Ruchi Soya allegedly misled lenders? Here is why banks put firm under scanner
Ruchi Soya, which is undergoing insolvency, where Adani Wilmar has emerged as the highest bidder, also manipulated bank documents, specially stock audit report to secure more money from banks. Banks’ documents reveal that RSIL had a large number of transactions with associated companies having massive outstanding. “Poor disclosure of material, adverse information and no qualification by the statutory auditors” led Ruchi Soya into State Bank of India’s fraud report, and called RFA.
From being a wilful defaulter to synchronised trading in the commodity market, consumer goods major Ruchi Soya Industries Ltd (RSIL) has allegedly used almost every trick to survive and manage cash crunch, including misleading the lenders.
The banks’ documents, seen by DNA Money, show that they had tagged RSIL as Red Flag Account (RFA), which is a stage prior to declaring the account fraudulent, in 2017.
Ruchi Soya, which is undergoing insolvency, where Adani Wilmar has emerged as the highest bidder, also manipulated bank documents, specially stock audit report to secure more money from banks.
Banks’ documents reveal that RSIL had a large number of transactions with associated companies having massive outstanding. “Poor disclosure of material, adverse information and no qualification by the statutory auditors” led Ruchi Soya into State Bank of India’s fraud report, and called RFA.
The internal document of the consortium, led by IDBI Bank, revealed RSIL had inflated the stock amount too. The company has shown two different figures to get more bank loans. The stock as per audited results of the company was Rs 1,348.12 crore, but RSIL offered Rs 2,179.98 crore to the bank.
In its long-form audit report 2016-17, the bank asked the branch “how did the borrower give the stock of Rs 2,179.98 crore to the bank for DP (drawing power) calculation”.
RSIL ducked the query by the bank. “Borrower (RSIL) has not responded to our letters in this regard,” the bank mentioned in its internal documents.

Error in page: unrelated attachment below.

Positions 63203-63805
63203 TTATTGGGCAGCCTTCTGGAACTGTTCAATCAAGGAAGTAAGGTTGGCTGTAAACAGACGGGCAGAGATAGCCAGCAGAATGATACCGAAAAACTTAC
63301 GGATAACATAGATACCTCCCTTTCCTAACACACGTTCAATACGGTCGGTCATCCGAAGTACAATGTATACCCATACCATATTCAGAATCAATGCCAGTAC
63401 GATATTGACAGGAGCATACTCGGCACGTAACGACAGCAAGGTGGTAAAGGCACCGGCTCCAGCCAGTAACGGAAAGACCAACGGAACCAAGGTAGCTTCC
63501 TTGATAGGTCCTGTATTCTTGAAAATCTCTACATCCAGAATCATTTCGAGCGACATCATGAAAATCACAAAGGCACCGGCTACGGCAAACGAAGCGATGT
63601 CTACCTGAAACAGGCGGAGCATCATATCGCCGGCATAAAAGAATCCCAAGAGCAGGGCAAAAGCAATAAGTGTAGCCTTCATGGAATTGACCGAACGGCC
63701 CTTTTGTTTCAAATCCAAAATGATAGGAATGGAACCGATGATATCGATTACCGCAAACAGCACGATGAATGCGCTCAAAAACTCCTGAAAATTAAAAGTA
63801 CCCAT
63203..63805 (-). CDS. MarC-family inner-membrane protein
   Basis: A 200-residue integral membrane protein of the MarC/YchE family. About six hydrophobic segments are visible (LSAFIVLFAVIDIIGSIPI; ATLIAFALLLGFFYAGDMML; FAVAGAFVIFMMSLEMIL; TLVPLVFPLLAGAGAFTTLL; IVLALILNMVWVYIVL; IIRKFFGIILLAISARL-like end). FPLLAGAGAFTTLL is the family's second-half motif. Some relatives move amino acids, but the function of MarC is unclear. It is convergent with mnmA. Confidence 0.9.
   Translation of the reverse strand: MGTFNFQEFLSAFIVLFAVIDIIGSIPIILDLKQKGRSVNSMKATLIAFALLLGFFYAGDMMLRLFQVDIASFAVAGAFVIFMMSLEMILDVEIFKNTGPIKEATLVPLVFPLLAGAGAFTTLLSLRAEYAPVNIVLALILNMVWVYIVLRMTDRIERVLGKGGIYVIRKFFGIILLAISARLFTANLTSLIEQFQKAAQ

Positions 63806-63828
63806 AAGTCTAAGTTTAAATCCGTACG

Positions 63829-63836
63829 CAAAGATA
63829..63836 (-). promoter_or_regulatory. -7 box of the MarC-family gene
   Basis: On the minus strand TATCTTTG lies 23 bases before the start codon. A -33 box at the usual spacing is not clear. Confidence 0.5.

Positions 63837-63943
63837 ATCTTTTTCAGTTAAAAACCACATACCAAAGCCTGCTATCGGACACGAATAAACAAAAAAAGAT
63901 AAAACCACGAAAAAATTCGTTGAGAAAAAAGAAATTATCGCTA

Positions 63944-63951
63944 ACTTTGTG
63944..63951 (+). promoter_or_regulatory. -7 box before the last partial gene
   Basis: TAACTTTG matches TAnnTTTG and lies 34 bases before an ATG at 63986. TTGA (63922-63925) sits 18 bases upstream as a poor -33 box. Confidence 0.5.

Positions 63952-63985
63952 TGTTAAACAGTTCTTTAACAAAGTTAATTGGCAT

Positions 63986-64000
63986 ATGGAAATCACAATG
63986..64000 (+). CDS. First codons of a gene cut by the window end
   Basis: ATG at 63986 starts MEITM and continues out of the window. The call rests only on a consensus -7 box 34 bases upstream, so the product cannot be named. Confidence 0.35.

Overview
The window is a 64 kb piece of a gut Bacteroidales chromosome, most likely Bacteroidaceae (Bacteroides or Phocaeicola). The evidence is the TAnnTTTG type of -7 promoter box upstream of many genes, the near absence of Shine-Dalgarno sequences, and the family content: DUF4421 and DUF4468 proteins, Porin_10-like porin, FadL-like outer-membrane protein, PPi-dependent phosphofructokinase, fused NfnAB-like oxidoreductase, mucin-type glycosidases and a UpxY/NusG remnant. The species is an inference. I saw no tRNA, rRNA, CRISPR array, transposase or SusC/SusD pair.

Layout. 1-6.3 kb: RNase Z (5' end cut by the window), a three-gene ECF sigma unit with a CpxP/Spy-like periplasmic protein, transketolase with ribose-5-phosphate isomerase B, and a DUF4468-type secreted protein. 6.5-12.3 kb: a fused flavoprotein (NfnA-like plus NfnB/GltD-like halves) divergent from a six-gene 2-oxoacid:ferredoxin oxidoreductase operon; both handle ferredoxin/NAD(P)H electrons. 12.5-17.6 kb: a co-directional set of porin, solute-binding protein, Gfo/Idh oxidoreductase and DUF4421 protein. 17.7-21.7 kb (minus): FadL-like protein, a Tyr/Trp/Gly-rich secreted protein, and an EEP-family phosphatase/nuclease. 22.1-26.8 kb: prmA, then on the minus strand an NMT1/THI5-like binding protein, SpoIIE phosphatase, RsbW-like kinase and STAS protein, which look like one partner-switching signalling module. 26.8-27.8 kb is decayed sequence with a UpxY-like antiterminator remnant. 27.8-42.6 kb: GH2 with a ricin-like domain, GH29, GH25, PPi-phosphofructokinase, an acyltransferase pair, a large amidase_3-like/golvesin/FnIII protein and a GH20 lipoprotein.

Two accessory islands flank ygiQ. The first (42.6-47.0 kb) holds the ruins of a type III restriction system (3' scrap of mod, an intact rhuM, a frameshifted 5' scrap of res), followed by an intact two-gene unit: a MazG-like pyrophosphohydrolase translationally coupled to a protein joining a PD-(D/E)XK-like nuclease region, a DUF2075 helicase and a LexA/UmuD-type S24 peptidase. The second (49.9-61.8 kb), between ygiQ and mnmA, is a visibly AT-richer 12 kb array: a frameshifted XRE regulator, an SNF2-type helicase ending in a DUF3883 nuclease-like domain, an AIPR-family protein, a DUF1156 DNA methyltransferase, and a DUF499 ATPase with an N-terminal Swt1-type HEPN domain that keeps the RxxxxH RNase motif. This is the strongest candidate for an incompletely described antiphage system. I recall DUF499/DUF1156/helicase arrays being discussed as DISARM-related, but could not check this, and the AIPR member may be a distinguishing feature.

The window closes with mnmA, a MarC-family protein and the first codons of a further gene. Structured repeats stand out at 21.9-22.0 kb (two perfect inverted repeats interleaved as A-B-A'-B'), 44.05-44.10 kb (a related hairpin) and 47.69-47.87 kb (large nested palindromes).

Several emails and a detailed questionnaire sent to Ruchi Soya did not elicit any response.
According to the audited results, creditors or trade payables of the company were Rs 5,781 crore while the company informed a bank of Rs 3,000.13 crore only, a bank’s documents revealed. RSIL presented Rs 3,577.43 crore excess amount for DP calculation.
According to the limited audit review of RSIL, the company liabilities exceeded total assets, and the “net worth has fully eroded” as on September 30, 2017.
Bankers sent notices to recall their loans and intended to invoke the personal guarantee of promoters.
Some lenders such as IDBI Bank issued wilful defaulter notices and “filed petition for winding up of the company”.
Lenders declared RSIL as an NPA on March 30, 2017. They discussed the implementation of the hard recovery process against RSIL, including restrictions of its guarantors’ overseas travels, criminal proceedings and hard recovery procedure for about Rs 12,000 crore loans. Ruchi Soya owes around Rs 9,000 crore to financial creditors and Rs 3,300 crore to operational creditors. It is also facing SFIO investigation in Rs 1,420 crore suspicious transaction with Singapore based companies. Now, bankers are struggling to get at least some part of about Rs 12,000 crore debt through insolvency proceedings.
The Mumbai bench of NCLT admitted the petitions of two non-consortiums lenders-Standard Chartered Bank and DBS Bank for the insolvency process under IBC. On January 12, 2018, in the meeting of the Committee of Creditors (CoC), the consortium members appointed Shalendra Ajmera as the resolution professional (RP) in this case.
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The CoC, which includes SBI, PNB, ICICI Bank and Standard Chartered Bank, are discussing the various bids submitted by players, including Patanjali Ayurveda and the Adani group, to acquire RSIL.
Dipu Rai, DNA